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RPGWatch Forums » Comments » News Comments » Obsidian Entertainment - Cancelled: Project North Carolina - Layoffs

Default Obsidian Entertainment - Cancelled: Project North Carolina - Layoffs

March 14th, 2012, 20:36
Gamebanshee got a tip yesterday evening that Obsidian had to lay off a number of people due to Project North Carolina being cancelled. The lay offs also affected the people working on the South Park rpg. Credibility to this can be seen in these comments below:
Tweet from Andre Nguyen, animator
Fellow Obsidianites who were laid off today…I was lucky, but I've been on the other end of that. Your talents will take you far!
A tweet from Jason Fader, producer Project North Carolina
So long, Obsidian. It was a great 3.5 years. I'll miss everyone :-(
A Google+ post from Michael Bosley, programmer:
Obsidian laid off a bunch of folks today. I'm still there, but it's sad (and part of the biz) to see so many good folks let go.
BuckGB from Gamebanshee writes this at the end of the announcement on GB:
…..it was indeed Project North Carolina that was cancelled, and that the devastating news comes after "the owners weren't paid for 6-7 months" and "401k matching was halted" for employees. Hopefully Obsidian lets us throw our money at a Kickstarter project soon, or I'm going to really start to worry.
So do you think Obsidian is going to make it through this?
More information.
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March 14th, 2012, 20:36
Good luck to Obsidian and all the people who were let go!
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March 14th, 2012, 20:40
Bad news indeed.
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March 14th, 2012, 21:01
I don't know.

But Obsidian is a true big budget 'indie'. And it seems this is how it has akways gone for obsidian. For example when the Aliens RPG got cancelled.

Obsidian lives project to project. The only ways the cycle breaks is if 1 They have their own ip and actually own it, 2 go the kickstarter route or 3 get snubbed op and become an 'owned' or in-house studio.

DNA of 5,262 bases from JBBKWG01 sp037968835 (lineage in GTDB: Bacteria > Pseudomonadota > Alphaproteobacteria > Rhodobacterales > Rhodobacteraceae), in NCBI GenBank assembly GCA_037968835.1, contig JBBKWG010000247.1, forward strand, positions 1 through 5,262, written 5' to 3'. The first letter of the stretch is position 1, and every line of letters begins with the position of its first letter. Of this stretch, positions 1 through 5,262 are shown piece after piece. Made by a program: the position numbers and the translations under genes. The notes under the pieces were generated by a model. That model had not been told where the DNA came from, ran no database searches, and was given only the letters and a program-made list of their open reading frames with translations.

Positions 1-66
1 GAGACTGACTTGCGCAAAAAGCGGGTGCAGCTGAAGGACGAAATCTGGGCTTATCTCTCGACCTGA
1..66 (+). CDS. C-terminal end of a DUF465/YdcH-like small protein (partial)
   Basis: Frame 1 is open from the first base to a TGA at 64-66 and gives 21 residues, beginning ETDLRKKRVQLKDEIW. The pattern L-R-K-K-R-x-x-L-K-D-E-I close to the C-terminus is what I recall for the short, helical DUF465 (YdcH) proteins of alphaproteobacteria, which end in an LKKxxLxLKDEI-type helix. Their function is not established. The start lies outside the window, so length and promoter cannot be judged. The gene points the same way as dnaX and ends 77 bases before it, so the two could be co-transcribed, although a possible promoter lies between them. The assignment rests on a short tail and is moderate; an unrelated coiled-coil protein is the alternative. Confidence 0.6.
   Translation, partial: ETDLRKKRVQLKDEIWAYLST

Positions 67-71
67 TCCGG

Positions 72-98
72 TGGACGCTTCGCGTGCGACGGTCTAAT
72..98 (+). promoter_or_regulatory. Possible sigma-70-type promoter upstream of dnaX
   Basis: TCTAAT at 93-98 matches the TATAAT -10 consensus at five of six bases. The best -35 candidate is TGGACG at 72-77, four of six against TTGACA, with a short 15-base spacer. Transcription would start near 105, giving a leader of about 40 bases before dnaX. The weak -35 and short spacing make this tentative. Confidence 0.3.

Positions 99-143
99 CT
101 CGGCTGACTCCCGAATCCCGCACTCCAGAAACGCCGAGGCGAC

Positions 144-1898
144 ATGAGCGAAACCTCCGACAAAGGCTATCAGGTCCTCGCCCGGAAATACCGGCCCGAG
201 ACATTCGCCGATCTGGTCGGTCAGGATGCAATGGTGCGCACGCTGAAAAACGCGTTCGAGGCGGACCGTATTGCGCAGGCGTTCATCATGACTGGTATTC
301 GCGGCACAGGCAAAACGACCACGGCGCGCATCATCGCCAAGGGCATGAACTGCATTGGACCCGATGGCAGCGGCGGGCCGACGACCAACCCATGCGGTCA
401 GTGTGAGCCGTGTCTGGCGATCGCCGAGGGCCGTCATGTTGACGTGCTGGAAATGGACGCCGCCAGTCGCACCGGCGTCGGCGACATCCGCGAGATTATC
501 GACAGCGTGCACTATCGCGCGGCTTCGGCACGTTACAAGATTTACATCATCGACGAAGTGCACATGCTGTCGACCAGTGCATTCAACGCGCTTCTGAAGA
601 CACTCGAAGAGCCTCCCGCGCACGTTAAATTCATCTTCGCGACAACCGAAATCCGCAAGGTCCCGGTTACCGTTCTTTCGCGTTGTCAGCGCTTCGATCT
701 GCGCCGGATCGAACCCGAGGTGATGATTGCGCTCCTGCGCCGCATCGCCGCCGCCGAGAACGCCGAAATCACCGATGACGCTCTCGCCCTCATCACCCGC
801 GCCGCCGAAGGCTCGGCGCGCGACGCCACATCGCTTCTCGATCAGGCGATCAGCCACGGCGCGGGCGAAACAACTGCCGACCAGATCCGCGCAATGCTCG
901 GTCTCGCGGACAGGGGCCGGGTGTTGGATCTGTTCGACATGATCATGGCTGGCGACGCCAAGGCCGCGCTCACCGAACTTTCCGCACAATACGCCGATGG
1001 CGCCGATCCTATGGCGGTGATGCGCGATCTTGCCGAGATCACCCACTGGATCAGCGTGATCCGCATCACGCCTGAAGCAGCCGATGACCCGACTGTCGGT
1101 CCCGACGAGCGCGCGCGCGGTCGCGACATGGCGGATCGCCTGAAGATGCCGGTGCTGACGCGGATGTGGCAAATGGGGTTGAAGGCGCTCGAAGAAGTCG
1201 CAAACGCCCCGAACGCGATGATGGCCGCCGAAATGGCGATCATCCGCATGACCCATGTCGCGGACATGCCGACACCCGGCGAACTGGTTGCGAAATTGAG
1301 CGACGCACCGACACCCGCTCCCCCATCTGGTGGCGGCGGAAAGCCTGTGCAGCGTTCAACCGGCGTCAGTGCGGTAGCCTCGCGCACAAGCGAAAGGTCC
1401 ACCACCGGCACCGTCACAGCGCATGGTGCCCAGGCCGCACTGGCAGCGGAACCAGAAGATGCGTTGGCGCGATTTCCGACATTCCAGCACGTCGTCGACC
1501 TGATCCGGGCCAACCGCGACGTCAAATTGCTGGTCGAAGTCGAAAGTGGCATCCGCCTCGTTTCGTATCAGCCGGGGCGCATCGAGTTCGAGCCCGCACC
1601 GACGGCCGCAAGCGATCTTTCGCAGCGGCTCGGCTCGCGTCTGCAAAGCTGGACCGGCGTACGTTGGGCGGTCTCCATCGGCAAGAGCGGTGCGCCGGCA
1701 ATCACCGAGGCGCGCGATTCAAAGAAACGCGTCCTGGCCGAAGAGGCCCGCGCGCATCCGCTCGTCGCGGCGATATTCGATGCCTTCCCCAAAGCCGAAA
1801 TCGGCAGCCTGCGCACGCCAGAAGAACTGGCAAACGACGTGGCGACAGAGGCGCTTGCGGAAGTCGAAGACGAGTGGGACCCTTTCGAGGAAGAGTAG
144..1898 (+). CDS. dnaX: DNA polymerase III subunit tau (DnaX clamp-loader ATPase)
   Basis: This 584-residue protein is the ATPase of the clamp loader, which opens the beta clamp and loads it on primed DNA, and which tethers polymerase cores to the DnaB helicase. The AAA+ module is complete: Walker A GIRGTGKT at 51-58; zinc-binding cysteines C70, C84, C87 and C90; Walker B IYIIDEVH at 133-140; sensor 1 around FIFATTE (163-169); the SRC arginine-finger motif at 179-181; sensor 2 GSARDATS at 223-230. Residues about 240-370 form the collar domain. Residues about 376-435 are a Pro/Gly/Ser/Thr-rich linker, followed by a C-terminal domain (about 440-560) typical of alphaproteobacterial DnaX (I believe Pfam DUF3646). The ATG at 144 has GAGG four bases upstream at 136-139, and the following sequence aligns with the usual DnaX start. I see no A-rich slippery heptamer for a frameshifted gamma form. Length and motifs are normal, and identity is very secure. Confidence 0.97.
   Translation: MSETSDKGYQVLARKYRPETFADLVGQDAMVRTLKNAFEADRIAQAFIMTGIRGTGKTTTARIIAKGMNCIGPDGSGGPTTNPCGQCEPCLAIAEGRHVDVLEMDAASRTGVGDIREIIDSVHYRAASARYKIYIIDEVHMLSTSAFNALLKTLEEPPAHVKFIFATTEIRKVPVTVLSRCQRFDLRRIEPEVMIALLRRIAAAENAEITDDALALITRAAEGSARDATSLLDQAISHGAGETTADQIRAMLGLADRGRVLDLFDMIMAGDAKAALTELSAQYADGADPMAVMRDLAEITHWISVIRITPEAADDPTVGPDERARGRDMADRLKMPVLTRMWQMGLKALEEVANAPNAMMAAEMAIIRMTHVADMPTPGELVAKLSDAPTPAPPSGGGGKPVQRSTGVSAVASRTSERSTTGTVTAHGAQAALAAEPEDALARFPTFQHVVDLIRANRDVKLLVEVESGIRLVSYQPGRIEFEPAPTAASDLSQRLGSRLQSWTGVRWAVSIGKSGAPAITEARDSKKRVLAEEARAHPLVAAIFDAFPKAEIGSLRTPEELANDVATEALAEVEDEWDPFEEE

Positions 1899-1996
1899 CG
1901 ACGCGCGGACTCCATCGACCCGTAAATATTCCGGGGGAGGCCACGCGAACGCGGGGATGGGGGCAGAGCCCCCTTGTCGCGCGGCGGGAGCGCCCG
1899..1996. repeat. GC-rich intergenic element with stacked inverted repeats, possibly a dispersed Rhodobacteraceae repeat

BTW Is project North Carolina the wheel of time rpg or a different project altogether?
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March 14th, 2012, 21:01
What is/was "Project North Carolina?"
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March 14th, 2012, 21:04
Wonder what the "the owners weren't paid for 6-7 months" bit actually entails as I have a hard time believing they'd sustain a project for 6-7 months after the client missed a milestone payment although it does sound like it was the publisher's lack of finances at fault, not obsidian's doing.

Obsidian had 3 great opportunities with kotor2, nwn2 and fonv, and with fonv it actually looked like they made a great name for themselves regarding publishers, in record time(cheaply) with no previous experience with the tech they made an on-par sequel to a GOTY that managed to sell as much or even more than the original.

I wished it was their ticket to being given more breathing room by publishers to invest in better quality/deeper games so it's disappointing to see them following it up with more slamdunk projects like DS3 and South Park or still dealing with unreliable publishers.
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March 14th, 2012, 21:13
I am frankly amazed they've managed to last as long as they have. Obsidian has always reminded me of Troika — talented game designers with poor project management and technical execution skills. They tended to bite off more than they could chew. I was expecting them to follow Troika's three-and-out, but they managed to go about twice that far.